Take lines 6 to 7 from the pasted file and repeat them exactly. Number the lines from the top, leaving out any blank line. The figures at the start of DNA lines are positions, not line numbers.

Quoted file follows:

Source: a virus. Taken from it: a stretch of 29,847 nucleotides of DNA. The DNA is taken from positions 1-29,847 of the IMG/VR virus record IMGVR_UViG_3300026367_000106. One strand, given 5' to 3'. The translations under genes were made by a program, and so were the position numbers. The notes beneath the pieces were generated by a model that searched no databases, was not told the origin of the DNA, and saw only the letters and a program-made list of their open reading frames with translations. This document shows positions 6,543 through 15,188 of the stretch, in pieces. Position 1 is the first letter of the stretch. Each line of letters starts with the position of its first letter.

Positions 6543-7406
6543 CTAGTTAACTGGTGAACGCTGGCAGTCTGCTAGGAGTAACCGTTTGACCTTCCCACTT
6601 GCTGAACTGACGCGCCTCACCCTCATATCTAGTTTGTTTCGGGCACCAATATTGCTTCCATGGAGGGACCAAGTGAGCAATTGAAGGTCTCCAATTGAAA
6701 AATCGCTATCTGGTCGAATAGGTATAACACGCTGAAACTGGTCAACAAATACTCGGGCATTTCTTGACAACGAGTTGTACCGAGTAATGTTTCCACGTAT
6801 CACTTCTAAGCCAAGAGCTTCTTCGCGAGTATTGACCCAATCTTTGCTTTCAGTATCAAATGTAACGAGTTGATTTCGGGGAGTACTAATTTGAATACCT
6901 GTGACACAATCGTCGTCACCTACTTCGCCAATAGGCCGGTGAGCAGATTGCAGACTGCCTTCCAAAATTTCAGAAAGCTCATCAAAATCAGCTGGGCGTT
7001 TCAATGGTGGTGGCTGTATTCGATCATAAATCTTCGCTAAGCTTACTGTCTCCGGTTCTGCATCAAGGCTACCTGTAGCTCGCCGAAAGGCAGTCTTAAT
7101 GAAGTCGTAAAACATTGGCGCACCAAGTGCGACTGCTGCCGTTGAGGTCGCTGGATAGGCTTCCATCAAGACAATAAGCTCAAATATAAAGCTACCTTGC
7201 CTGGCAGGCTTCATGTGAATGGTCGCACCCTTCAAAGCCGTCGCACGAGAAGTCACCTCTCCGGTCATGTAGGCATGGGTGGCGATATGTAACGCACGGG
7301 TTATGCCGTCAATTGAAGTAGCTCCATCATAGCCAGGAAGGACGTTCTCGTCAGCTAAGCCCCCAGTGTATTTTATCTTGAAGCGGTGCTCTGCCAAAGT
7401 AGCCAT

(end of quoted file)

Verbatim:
6801 CACTTCTAAGCCAAGAGCTTCTTCGCGAGTATTGACCCAATCTTTGCTTTCAGTATCAAATGTAACGAGTTGATTTCGGGGAGTACTAATTTGAATACCT
6901 GTGACACAATCGTCGTCACCTACTTCGCCAATAGGCCGGTGAGCAGATTGCAGACTGCCTTCCAAAATTTCAGAAAGCTCATCAAAATCAGCTGGGCGTT